Responsive parenting

The only three family rules you need

With children, you never know what they’re going to do on any given day. No wonder you need some great family rules!

Case in point: A few days ago, my husband and I came home from a trip with some chocolates that I’m really looking forward to. Even though we don’t do a lot of sweets for the kids, we also got them a few chocolate covered pretzels and let them have a piece the night we got back into town. So my kids knew there was chocolate on the counter.

I came to the kitchen yesterday to see that Bella Bean, my three year old (and scrounger), was about to get into the candy. I moved it to the top of the fridge (where they couldn’t reach even with a stool) and then put all three kids to bed.

The next morning, we got up and I started getting dressed. I noticed a suspicious quiet (you know what I’m talking about, parents of toddlers). (more…)

What to expect with a new baby – 8 tips

new baby

When you have a new baby, everything is so new, and it’s a steep learning curve. And the stakes feel insanely high.

Plus, you’re exhausted. The first month or two with a baby is hard. But with a few newborn tips and some support, you can do it!

So what’s normal for your little one, and what is actually something to be concerned about? Continue reading to learn more about what to expect with your newborn baby. (more…)

11 steps to calm tantrums

temper tantrum

We’ve all had that moment out in public where your child freaks out and it feels like everyone is looking. Or maybe you’re running late for an appointment, and of course your three-year old picks that day to lose his mind about not getting to wear snow boots in July. It can be so stressful when your young child falls apart, especially whether you are in public or you just don’t have time to handle a meltdown.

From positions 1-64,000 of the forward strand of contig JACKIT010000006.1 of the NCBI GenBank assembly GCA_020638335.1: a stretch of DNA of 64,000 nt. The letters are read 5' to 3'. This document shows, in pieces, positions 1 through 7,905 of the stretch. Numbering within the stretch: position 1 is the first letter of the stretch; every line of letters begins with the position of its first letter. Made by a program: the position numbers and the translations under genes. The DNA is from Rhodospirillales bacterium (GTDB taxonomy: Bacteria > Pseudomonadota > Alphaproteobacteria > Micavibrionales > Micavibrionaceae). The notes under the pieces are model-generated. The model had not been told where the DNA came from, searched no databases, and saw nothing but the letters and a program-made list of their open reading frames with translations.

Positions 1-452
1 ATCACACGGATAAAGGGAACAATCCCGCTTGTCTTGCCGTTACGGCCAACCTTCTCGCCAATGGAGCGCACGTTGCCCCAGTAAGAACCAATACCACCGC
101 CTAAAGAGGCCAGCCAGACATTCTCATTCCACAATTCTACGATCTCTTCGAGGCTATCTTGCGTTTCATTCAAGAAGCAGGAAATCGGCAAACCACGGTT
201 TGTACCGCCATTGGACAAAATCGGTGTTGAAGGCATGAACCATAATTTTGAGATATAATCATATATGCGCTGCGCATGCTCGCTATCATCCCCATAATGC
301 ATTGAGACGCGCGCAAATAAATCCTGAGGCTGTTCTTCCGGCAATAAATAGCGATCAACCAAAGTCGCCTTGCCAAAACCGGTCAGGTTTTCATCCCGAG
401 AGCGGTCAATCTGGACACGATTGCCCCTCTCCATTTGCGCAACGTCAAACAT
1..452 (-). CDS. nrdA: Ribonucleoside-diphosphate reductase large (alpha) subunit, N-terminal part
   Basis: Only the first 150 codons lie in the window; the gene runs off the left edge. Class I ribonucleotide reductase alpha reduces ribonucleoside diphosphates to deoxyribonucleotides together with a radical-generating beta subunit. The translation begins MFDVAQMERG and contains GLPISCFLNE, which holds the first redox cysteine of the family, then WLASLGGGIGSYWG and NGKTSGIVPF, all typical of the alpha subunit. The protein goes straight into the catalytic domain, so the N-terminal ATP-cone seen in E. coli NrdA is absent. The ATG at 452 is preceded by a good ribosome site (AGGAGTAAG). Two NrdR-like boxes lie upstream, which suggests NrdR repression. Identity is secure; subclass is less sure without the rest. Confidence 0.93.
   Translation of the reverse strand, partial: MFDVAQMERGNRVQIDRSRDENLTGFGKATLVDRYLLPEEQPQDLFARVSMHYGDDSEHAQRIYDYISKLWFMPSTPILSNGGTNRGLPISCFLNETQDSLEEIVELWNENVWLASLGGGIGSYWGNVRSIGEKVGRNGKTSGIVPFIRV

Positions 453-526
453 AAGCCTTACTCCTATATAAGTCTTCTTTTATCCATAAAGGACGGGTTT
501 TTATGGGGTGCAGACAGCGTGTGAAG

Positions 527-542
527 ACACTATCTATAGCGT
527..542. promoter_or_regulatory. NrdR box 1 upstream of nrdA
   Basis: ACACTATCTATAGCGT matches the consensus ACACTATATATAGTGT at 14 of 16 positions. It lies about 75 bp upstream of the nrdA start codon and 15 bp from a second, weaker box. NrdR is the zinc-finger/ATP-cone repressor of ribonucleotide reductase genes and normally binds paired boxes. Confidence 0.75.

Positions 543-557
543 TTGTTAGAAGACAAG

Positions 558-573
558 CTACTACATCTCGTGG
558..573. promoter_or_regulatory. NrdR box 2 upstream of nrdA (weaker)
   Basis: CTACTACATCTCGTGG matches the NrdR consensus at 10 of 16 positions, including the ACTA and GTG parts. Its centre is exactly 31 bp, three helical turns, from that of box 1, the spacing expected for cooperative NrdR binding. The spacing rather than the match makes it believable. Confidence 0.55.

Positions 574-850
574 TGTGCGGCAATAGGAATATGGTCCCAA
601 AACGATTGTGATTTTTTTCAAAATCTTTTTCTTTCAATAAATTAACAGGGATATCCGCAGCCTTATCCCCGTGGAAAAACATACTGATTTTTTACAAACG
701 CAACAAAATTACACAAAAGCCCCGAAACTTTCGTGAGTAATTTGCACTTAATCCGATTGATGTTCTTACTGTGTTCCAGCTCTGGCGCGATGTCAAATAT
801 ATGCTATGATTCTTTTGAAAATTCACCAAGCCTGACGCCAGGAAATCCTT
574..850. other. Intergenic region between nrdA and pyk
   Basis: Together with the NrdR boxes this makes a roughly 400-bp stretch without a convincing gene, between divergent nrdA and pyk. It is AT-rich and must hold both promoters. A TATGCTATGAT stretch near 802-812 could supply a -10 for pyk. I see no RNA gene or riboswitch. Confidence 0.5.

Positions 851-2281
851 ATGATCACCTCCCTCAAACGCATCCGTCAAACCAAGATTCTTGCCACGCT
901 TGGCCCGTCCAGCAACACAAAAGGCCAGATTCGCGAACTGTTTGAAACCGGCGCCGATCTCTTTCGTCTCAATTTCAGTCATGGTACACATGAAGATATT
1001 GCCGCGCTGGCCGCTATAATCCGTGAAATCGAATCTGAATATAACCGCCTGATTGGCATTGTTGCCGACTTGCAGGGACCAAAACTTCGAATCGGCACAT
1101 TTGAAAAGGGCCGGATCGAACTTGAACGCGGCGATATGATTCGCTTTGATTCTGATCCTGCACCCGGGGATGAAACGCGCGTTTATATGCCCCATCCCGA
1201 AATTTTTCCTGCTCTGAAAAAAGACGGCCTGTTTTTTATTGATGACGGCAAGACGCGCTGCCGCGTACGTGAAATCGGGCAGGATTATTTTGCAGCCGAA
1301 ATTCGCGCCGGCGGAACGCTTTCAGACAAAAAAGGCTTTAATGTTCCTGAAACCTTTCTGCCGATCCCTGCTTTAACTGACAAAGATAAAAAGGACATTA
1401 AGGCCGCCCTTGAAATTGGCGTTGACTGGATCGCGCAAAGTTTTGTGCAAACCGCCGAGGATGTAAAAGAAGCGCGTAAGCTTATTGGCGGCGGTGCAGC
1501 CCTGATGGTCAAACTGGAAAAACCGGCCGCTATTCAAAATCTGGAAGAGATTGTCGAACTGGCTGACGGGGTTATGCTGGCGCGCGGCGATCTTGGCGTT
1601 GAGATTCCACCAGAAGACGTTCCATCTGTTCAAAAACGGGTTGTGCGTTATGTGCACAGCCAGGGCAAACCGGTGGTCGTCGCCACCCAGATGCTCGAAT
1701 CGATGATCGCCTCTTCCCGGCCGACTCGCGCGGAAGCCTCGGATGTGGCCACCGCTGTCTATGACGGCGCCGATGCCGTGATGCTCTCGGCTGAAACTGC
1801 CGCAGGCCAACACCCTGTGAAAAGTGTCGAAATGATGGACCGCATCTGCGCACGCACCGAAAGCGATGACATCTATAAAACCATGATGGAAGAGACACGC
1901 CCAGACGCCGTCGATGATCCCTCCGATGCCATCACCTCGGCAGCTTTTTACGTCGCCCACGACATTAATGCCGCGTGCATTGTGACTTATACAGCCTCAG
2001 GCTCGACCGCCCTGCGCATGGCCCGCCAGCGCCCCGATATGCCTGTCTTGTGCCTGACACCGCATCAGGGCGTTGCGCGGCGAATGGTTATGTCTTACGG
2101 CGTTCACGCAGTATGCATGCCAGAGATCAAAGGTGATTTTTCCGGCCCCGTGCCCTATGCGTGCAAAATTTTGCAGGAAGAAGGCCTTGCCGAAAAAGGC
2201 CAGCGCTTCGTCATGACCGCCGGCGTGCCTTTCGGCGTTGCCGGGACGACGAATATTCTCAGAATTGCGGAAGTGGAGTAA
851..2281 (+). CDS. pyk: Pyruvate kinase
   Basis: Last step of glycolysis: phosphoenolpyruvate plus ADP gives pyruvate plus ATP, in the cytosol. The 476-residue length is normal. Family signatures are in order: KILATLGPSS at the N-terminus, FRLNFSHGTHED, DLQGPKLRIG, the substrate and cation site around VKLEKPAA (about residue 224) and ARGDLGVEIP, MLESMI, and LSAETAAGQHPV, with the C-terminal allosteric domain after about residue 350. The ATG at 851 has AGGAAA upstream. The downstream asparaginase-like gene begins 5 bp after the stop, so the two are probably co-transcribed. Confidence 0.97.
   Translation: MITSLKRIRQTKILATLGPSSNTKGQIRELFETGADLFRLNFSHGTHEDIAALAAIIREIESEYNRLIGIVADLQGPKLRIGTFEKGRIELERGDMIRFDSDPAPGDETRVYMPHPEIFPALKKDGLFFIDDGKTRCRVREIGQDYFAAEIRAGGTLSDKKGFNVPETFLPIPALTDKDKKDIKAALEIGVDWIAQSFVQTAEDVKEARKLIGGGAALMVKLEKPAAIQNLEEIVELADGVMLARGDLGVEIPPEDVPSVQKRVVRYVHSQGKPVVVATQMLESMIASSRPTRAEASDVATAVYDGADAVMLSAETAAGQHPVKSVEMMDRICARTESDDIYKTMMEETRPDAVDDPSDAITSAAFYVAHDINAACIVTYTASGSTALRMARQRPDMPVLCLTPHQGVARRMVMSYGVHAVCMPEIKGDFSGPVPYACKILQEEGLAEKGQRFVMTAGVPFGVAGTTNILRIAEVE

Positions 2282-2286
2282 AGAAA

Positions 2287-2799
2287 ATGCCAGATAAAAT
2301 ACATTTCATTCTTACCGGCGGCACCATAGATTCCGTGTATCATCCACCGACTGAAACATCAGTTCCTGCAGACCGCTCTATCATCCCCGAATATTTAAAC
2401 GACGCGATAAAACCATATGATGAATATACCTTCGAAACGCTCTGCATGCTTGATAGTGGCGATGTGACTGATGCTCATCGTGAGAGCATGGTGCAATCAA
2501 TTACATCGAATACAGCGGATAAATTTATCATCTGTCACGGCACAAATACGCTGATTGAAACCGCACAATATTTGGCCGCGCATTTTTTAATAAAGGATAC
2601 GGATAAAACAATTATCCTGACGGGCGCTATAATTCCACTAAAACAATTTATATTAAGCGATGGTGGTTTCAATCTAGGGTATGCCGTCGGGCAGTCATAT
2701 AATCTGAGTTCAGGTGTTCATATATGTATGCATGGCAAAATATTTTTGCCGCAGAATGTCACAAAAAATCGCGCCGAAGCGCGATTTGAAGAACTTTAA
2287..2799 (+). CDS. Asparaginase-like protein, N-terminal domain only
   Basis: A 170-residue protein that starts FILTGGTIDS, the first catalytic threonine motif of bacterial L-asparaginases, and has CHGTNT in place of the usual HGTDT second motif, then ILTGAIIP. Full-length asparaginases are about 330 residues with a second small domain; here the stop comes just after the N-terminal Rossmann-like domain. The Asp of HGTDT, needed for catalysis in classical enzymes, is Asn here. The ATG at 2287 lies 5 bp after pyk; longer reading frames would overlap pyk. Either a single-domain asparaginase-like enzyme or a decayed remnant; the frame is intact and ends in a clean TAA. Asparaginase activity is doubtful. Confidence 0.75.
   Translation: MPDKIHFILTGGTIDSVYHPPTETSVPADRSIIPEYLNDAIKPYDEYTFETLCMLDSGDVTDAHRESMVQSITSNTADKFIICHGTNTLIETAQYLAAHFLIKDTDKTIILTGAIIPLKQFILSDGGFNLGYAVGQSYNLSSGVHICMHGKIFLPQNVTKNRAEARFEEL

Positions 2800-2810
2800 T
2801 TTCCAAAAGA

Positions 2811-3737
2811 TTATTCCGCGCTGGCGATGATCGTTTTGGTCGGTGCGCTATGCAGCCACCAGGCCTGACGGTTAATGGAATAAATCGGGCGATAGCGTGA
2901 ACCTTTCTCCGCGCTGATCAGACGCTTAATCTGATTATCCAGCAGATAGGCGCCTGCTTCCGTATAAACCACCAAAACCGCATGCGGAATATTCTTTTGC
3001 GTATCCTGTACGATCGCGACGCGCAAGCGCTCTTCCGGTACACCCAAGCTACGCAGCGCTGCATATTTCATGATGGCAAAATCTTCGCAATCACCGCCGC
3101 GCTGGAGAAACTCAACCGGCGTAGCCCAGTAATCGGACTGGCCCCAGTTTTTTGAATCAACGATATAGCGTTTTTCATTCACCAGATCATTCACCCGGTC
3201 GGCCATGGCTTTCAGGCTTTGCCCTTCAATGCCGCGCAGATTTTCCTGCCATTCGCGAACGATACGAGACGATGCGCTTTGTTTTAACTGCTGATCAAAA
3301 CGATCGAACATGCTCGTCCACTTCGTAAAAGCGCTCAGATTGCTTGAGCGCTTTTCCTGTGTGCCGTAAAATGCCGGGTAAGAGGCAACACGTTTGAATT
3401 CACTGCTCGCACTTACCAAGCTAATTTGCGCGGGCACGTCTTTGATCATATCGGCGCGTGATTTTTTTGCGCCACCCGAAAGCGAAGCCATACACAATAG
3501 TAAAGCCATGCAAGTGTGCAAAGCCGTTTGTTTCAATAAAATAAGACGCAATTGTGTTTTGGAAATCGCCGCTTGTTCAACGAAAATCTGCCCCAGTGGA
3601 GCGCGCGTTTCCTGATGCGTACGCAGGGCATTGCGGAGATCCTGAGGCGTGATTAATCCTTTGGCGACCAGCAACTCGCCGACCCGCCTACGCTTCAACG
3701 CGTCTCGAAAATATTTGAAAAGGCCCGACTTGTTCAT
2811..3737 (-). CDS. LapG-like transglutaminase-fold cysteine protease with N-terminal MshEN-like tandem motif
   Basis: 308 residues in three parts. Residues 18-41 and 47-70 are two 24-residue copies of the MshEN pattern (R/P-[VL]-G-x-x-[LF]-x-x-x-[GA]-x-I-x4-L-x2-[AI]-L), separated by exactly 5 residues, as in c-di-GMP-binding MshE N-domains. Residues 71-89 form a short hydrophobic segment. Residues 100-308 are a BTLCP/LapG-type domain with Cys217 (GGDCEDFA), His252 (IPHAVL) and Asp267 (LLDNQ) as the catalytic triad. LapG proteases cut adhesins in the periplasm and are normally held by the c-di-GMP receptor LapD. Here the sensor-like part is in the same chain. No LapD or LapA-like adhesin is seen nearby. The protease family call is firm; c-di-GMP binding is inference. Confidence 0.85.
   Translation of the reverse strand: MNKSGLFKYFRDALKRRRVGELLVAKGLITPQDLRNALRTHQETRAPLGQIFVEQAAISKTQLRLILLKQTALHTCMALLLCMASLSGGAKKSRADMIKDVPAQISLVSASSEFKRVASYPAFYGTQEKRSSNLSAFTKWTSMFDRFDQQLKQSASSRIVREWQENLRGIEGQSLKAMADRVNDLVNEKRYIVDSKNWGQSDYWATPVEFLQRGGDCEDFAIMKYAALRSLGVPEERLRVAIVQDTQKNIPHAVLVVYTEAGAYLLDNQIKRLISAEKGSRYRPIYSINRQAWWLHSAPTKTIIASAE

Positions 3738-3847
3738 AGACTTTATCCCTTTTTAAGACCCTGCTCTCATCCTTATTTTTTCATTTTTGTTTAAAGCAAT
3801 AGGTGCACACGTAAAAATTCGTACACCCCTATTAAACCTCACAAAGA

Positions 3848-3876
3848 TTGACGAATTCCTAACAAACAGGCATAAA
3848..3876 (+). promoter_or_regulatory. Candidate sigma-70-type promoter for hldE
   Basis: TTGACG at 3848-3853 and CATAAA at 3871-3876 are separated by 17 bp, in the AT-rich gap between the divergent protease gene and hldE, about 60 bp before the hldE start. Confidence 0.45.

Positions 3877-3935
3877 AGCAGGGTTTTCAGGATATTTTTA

Are you desperate for effective parenting strategies to calm toddler tantrums? Or perhaps your preschooler (or older!) is having frequent meltdowns and you need help dealing? After all, the mindset of just. make. it. stop. isn’t enough. You want to help your child grow through these experiences, and heck, maybe for you to have some personal growth too. Here are some gentle parenting strategies to help you do just that.  (more…)

Use play to reconnect with your child

preschooler meltdown



You know those days when your precious little cherub is just driving you nuts? When you are about to lose it, and in your defense, she really isn’t at her best either?

Yesterday was one of those days. I was at home with the three kids (five, three, and one and a half), and the oldest had gotten really whiny. She was wanting some screen time and it just wasn’t in the schedule at the time.

“But Momma, I’m missing my game time…”

“Please let me play?”

I tell her it’s not time right now.

“Just please let me play?”

I say, “I’ve already told you no.”

“I just can’t think of anything else to do.”

Getting irritated, I say, “You can either play or help me put up laundry.”

Ensue crying. “I don’t want to do either of those things.  I only want to play my game!”

And so it went on.  My patience was wearing super thin.

It was just after Halloween, and both my little girls had chosen to be witches (they were adorable, by the way). Bella Bean, my three-year old, had put on her witch costume while all this whining was going down, and kept walking into the middle of the swath of folded laundry surrounding me as I was trying to get it all put away (also a pet peeve of mine). Suddenly, I had an idea to try to help everyone get it back together. (more…)

How your child can help with meal prep (tasks by age)

preschooler knife skills

Letting kids help you in the kitchen can be hard, it’s true. But even though allowing littles to “help” you in the kitchen can be difficult physically and mentally, but the end result is worth it!

Here’s ideas for what your about what your kids can actually do for meal prep by age.

Meal prep tasks for young toddlers

I let each of my kids get involved in meal prep around 18 months old.  They only do really simple things, and I have to be right on top of them, but I want them to get the idea that cooking is fun!

Budrow stirring up ingredients for a casserole.

I have found that when they’re this tiny, they’re too short to reach the counter, even with a stool!  Plus, they’re still pretty squirmy.  Putting them in their high chair/booster seat solves the problem by letting them reach either the table or their little tray.

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